What is the future of the GP home visit?

‘GPs set to ditch home visits’, screamed the national press headlines following an explosive England LMCs conference in November.

Local GP leaders narrowly voted through a motion calling for home visits to be removed from core contract work. They instructed the BMA GP Committee to negotiate a separate acute service to cover home visits after concluding that, in a climate where the average GP works 11-hour days, their time is better used seeing more patients in surgery.

Immediately, health secretary Matt Hancock ruled this out. But, in reality, many parts of England are already commissioning home-visiting services separate to GP practices. Here, we look at a selection of these.

 

Portsmouth

How does it work?

It is delivered by the local GP federation Portsmouth Primary Care Alliance and is available for patients registered with practices in the federation. Requests are pre-triaged by a GP, and appropriate requests are passed onto GPs that staff the service. GPs either work shifts or conduct home visits full time. The service operates for a full day, from 8am to 6.30pm, and largely consists of visits done on the day, but there is the ability to do follow-up visits.

What kind of visits does the service cover?

All home visits apart from those to end-of-life patients, patients under 18, and those with mental health issues.

What is the benefit?

Wessex LMCs chief executive Dr Nigel Watson says: ‘It benefits the practice by taking some of the visits that aren’t end-of-life care. Hospitals benefit as there are people visiting earlier so you haven’t got a bulge of patients towards the end of the day.

‘The GPs running the service also benefit. Some older GPs don’t want the hassle of partnership but still want to do clinical work. And early career GPs can do family-friendly hours.’

 

Tyneside

How does it work?

NHS Newcastle Gateshead CCG commissions an urgent care team service that does some acute visits. Any visit request is triaged over the phone by the duty GP and, on some days, practices will have no home visits at all, says Newcastle GP Dr Paul Evans.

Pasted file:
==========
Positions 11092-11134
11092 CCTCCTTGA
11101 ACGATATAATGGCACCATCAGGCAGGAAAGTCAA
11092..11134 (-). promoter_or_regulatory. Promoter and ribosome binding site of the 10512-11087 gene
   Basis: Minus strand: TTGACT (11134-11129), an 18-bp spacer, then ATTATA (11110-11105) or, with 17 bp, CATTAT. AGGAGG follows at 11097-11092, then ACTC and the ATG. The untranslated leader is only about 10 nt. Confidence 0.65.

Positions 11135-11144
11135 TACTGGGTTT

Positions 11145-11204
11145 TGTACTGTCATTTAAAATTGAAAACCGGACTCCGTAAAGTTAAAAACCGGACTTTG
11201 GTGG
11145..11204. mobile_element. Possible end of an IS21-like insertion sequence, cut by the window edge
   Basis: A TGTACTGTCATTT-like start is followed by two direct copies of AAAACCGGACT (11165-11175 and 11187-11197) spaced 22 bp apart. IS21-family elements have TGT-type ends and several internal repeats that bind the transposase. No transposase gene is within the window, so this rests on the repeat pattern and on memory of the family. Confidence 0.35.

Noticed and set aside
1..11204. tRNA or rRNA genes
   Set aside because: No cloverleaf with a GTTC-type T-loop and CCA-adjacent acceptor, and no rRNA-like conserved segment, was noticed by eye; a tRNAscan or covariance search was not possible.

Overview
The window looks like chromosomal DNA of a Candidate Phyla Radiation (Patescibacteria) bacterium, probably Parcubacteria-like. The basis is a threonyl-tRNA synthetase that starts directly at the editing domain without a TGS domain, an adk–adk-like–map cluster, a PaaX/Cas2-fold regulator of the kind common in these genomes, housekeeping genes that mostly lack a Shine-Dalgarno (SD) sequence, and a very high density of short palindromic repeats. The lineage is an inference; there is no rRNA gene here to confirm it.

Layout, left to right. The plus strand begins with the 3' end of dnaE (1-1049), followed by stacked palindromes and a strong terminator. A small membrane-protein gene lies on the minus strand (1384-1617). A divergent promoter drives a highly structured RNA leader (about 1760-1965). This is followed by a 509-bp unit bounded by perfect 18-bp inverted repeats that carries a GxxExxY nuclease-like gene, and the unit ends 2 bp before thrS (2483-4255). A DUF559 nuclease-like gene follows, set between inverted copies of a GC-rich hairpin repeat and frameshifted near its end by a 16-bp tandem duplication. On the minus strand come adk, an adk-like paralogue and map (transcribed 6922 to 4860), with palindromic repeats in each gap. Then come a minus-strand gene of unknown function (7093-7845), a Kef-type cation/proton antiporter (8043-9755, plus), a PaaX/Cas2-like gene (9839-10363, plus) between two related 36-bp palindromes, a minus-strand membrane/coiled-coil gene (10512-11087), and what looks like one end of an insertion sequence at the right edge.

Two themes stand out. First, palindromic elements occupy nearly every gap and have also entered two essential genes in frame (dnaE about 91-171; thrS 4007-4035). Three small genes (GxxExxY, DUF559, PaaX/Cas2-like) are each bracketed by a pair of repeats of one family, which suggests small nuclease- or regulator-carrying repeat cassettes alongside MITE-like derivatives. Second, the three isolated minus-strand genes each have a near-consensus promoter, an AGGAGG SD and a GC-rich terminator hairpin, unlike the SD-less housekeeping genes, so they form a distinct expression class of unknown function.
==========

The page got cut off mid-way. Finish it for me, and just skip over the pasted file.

What kind of visits does the service cover?

Anyone apart from the elderly and bedbound patients.

What is the benefit?

Dr Evans says: ‘Our practice doesn’t do many visits because we have basically trained our patients as to what is an appropriate visit and what’s not. We visit the bedbound and the end-of-life patients.

‘We don’t expect other services to take on the end-of-life visiting for us, we do those ourselves, but we use the North Staffordshire LMC guidelines (see below) on visiting. That is our practice policy and has been for some years. Therefore, our visit rate is low. We probably average less than one visit per GP per week.’

 

North Staffordshire LMC guidelines

Who delivers it?

The LMC set up home-visiting guidelines around 15 years ago, updated last year, to help GP practices decide what is an appropriate home visit. The CCG commissions an acute home-visiting service, using paramedics and dedicated GPs.

How does it work?

The guidelines outline a home-visit request pathway to determine if a patient is indicating a life-threatening condition and needs 999, or if they can be seen in the surgery. They also say care home visits should not be treated differently to requests by individuals. It is not the practice’s responsibility to arrange transport or visit a patient who has difficulty arranging transport.

What kind of visits do practices conduct?

GPs do visits that make ‘clinical sense’, such as to bedbound or terminally ill patients. Practices can refuse visits that involve common problems or intimate examinations, or visits to children where the parent refuses to attend surgery.

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